For Timmy and Stuart Supple, a pool is one of the best places to be. That's where their mother thought the boys, who are 8 and 10 years old and severely autistic, would be the most calm and least stressed for a very important introduction.
"We, we, we go see the doctor?" 10-year-old Stuart asked his mother.
His mother, Kate Supple, tells him the man standing in front of him by the pool is the doctor. Dr. Thomas Sudhof has never met the boys, but he wants to see their autism unchecked.
Sudhof isn't a pediatrician or one of the myriad of therapists trying to get into their world and bring them out. The Stanford University neuroscientist — who this year shared the Nobel Prize in medicine for his decades of study into how brain cells communicate — has been studying Tommy and Stuart's genes, specifically an alteration in one gene, for five years. The Supples hosted Sudhof Wednesday night at a Boston fundraiser in support of his research into the functioning of brain synapses in autism.
"This time last year, you wouldn't have thought the Red Sox were going to be playing in the World Series. So there's always room for optimism," Chris Supple, the boys' father, told the crowd at the event. "And who would have thought that we would have a leading autism researcher winning a Nobel Prize? So there's reason for optimism there, as well."
According to the Supples, Sudhof's work is helping conquer the "defeatism" surrounding the neurocognitive disorder.
"He doesn't think this is unknowable at all. He thinks that it's very knowable," Kate Supple said. "We all put so much time and effort into dealing with the symptoms of autism. But you also have to look to deal with the underlying disease."
For many parents of children with autism, the disorder is a mystery. They have no idea what caused it and focus on therapies to help address the symptoms. But after the blow of both boys being diagnosed before their 2nd birthdays, the Supples sought out private genetic testing without the encouragement of their doctors.
"It did seem to Kate and I very odd that with no history of autism in either family, all of a sudden we went two for two in the autism lottery," Chris Supple recalled. "And we kind of thought, 'Why isn't there any medical curiosity about this?' "
The testing revealed both boys have a mutation -- or alteration, as their parents prefer to call it — in a gene known as neuroligin 4, which produces a protein critical to communication between neurons.
The Supples went looking for researchers studying that type of gene and found a team led by Sudhof. In 2009, he and his colleagues published a journal article concluding the genetic alteration caused the brothers' autism. But they're still working to determine how and why.
"We know a lot of genes where alterations in the genes predispose to autism," Sudhof explained to the audience at the fundraiser. "But we don't know how these alterations actually cause the behavioral impairments that we see."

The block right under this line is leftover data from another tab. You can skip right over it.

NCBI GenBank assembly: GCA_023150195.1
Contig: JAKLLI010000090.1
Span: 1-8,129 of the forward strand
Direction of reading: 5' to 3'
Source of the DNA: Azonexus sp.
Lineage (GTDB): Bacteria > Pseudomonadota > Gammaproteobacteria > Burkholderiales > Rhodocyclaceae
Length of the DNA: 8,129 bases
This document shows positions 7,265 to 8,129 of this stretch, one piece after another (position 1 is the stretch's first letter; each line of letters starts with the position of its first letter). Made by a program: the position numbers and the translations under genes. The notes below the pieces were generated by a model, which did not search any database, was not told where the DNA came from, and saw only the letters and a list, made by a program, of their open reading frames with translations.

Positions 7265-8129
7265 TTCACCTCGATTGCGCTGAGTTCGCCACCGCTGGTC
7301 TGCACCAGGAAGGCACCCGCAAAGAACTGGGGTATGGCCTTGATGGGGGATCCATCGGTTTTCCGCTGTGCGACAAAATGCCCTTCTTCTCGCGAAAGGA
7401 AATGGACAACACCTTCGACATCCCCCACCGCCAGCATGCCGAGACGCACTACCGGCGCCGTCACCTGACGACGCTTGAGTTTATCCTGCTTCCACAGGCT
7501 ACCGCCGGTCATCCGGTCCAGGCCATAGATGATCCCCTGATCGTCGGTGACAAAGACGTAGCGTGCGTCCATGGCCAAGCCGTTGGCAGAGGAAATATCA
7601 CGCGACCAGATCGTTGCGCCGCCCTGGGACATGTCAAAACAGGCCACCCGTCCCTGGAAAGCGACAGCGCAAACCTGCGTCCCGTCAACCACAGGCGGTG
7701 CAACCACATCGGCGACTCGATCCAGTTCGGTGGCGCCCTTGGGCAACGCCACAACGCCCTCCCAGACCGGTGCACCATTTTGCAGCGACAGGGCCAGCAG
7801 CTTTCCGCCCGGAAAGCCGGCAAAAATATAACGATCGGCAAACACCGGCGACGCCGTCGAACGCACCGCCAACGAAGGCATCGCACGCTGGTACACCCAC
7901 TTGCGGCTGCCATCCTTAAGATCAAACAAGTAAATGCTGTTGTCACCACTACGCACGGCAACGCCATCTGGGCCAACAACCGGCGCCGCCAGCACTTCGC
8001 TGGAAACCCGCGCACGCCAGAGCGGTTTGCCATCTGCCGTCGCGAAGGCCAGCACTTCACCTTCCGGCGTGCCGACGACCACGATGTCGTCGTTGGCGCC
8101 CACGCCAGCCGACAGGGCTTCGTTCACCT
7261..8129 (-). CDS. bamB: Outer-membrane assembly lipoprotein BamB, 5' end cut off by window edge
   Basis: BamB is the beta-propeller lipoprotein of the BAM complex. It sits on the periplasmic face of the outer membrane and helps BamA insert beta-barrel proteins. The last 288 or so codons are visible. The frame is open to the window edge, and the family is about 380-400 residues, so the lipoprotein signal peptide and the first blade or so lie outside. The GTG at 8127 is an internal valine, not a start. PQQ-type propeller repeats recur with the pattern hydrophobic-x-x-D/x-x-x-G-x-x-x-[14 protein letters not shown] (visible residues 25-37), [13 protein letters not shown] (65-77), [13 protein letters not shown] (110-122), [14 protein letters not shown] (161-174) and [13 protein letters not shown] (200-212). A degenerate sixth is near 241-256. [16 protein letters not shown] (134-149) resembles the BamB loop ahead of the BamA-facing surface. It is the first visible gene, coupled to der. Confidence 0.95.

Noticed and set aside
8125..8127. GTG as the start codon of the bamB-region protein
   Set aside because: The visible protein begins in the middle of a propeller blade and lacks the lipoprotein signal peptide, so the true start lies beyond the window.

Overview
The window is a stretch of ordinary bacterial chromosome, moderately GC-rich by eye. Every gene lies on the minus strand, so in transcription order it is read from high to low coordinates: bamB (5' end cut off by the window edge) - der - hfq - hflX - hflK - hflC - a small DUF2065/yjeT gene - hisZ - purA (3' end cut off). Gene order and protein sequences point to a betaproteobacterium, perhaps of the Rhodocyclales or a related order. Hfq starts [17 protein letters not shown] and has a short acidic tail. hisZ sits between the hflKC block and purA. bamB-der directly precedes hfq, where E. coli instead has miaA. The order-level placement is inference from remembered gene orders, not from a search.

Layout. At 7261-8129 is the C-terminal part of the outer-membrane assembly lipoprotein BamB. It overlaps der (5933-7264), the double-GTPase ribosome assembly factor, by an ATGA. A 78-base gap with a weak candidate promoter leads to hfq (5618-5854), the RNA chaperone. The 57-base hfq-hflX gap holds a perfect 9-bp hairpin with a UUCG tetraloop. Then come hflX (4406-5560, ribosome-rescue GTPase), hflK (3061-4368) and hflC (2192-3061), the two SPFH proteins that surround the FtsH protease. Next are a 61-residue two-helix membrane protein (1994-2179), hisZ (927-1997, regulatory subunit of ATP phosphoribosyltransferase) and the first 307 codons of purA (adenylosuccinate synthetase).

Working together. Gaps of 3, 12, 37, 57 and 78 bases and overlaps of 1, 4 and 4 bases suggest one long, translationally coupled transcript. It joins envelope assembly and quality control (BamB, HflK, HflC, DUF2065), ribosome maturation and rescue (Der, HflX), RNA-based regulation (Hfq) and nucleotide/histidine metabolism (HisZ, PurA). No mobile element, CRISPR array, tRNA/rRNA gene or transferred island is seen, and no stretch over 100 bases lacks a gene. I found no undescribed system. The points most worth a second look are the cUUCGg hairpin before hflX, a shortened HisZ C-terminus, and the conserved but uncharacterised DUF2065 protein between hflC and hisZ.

And researchers don't know if all cases of autism are caused by a genetic defect, or why it affects only some cognitive functioning while motor function, for example, remains intact.
"Here what we have is a selective change in parts of what the brain does, but most of the brain works perfectly well," Sudhof said.
Scientists do know the same genetic alteration can cause very different symptoms, even in siblings.
Stuart, the older but smaller of the two brothers, can speak. But he's still very limited in how he communicates.
"Please, wanna go in the white van?" he asks his mother, referring to the van that takes him to school. He then announces enthusiastically, "The boys want to go to Storyland!" — a reference to the New Hampshire amusement park the family visited a few days prior.
Timmy is non-verbal and tends to wander the house searching for things to "get into," as his mother says. He stops only briefly, for his father to push him in a mesh swing that hangs in a kitchen doorway and to ask for "t-t," his word for tickles.
Sudhof's research provides the Supples a much-needed cause for optimism, they said.
"The kids have a long life, and I'm not expecting any kind of cure or any major meds in the short term," Kate Supple reflected. "But, you know, they'll be around for 70 more years, and I know there's going to be something in those 70 years that's going to really change the biological basis and let them be able to care for themselves and go to some job that they enjoy. And I think that's the promise of brain science and autism."
The couple says their mission now is to urge more autism families to get genetic testing, which they acknowledge is expensive and can require creative financing or an insurance fight. Right now, less than a third of families get it.
Sudhof applauds the idea, but he wants parents to know they'll see no immediate benefit from genetic testing. Down the road though, he says, it might contribute to research that helps their children or someone else's.
"The magnitude of the problem of trying to understand what can go wrong in the brain is enormous," Sudhof said. "And I do think it's an investment that's well spent, especially since the cost to the country is just horrendous."
Chris Supple describes the disorder's toll on his family as immeasurable.
"Autism has taken a great deal away from our two little boys. And it's thoroughly changed my wife's life and my life, and our family's life," he reflected. "But if we were to be involved in something that were to be a good thing for all these tens of thousands of people out there who have autism, that would take the sting out of it a little bit."
And after five years of studying Stuart's and Timmy's genes from afar, Sudhof said he's happy to put a human face on what has become his life's work.
This program aired on October 24, 2013.